Passwords are like toothbrushes, you should keep them to yourself.  And discard them, and get a new one,  if they have been used by others.

You should feel slightly disgusted if someone else helped themselves to your password, or forced you to share your toothbrush.  Disgust is a useful feeling for security purposes, but not enough to build any policy on. Policy must be built on finding the real life requirements for passwords.  Real life includes thinking about cost in money, cost in time, possibility of enforcing rules, ease of use and the culture of the user population.  Never give a rule that you cannot enforce.

Policy must state requirements for password, but still be useable for real people.  This includes not forcing users to change their passwords too often, since that leads to them writing down password (or cycling through a small list, if they are allowed).  Users are fundamentally smart, and tend to do things that benefit them.  One of the things that benefit users, is laziness, or “not spending valuable work time confirming to stupid rules”.  No-one is employed to conform to security regulations, they are employed to teach, administrate, support, solve problems, treat cases and such-like activities.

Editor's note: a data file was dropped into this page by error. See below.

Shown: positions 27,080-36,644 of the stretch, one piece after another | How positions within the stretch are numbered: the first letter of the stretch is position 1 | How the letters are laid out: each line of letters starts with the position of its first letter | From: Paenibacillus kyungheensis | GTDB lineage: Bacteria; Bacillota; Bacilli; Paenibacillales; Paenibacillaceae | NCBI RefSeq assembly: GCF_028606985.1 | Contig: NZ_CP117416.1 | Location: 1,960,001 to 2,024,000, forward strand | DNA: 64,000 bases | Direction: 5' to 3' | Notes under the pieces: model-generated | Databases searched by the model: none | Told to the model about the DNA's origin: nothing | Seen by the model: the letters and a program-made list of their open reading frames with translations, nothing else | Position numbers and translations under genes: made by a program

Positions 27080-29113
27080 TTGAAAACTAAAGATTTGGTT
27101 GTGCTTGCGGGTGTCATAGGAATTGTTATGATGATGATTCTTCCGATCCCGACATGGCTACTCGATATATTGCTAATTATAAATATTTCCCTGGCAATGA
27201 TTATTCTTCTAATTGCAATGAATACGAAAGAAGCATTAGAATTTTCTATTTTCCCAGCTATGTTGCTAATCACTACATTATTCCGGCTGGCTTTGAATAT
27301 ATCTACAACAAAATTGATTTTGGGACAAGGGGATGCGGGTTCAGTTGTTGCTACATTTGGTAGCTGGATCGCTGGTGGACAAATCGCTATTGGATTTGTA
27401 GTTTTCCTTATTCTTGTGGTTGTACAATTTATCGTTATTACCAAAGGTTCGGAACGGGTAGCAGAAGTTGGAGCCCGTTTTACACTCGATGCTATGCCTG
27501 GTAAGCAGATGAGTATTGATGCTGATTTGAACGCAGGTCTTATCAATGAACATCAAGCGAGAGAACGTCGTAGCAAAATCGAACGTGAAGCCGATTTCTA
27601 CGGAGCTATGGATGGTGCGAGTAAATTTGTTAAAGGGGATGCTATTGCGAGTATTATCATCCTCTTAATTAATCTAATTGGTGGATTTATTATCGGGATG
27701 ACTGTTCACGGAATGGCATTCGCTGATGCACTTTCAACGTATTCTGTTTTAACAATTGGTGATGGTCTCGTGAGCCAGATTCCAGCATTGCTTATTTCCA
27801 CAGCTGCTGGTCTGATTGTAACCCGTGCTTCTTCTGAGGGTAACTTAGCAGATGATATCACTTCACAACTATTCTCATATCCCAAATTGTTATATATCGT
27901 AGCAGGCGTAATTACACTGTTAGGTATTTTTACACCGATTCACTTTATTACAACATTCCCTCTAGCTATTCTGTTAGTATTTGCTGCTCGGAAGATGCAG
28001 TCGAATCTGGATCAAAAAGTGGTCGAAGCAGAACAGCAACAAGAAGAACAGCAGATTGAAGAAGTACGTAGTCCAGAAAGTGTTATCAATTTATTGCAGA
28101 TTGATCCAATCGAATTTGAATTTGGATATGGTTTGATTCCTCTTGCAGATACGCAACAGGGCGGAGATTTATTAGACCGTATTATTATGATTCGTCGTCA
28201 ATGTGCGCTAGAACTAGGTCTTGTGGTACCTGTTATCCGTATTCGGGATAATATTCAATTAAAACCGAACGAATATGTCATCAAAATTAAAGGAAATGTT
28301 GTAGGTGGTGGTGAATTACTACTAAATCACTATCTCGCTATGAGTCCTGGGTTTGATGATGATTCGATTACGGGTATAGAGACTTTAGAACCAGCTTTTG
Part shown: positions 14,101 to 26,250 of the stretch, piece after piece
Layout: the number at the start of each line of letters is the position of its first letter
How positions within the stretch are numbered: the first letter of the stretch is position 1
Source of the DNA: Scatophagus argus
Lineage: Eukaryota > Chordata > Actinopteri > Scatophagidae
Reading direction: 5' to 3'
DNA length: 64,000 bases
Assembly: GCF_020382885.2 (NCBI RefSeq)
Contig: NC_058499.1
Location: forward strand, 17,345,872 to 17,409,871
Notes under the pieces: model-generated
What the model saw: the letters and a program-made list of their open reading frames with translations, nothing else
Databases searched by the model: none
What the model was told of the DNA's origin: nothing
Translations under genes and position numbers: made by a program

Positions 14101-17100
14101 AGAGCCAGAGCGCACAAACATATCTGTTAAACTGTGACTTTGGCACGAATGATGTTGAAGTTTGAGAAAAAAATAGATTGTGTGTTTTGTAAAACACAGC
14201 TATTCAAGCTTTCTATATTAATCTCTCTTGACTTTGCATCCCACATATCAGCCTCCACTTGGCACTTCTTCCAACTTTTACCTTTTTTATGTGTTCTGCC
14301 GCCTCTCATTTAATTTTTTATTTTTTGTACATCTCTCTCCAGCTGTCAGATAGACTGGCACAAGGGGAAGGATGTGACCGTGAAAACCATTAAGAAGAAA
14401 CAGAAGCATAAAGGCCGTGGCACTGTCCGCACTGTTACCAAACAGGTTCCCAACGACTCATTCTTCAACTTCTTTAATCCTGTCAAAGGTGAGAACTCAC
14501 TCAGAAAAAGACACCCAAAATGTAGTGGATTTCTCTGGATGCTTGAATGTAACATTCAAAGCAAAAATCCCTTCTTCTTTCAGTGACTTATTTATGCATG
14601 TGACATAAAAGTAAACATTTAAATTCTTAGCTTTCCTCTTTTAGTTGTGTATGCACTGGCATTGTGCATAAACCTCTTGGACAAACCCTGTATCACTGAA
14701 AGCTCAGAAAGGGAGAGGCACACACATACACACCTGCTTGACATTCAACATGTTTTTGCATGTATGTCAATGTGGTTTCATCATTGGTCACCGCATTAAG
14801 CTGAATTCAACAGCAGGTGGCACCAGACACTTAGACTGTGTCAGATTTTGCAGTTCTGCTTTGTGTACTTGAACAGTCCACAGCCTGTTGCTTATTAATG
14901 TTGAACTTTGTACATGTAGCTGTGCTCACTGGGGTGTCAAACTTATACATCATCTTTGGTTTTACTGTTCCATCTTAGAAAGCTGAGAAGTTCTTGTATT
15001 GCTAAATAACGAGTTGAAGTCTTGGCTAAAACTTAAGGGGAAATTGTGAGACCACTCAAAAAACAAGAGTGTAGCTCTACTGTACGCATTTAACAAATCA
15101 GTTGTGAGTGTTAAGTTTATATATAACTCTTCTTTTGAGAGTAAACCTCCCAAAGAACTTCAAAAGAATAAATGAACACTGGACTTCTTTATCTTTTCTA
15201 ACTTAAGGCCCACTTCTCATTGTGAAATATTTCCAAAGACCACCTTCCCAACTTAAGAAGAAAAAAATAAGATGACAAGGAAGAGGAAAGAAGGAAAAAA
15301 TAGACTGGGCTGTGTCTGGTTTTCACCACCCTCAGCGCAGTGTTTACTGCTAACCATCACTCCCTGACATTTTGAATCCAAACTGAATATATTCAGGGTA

Password regulations should think about stuff that users may encounter, such as being able to type in a password on a foreign keyboard (where do I find Æ on a French keyboard?), especially if they are likely to travel and use Internet cafes. Then on the other hand, we should be careful not to spend too much time thinking about unlikely situations.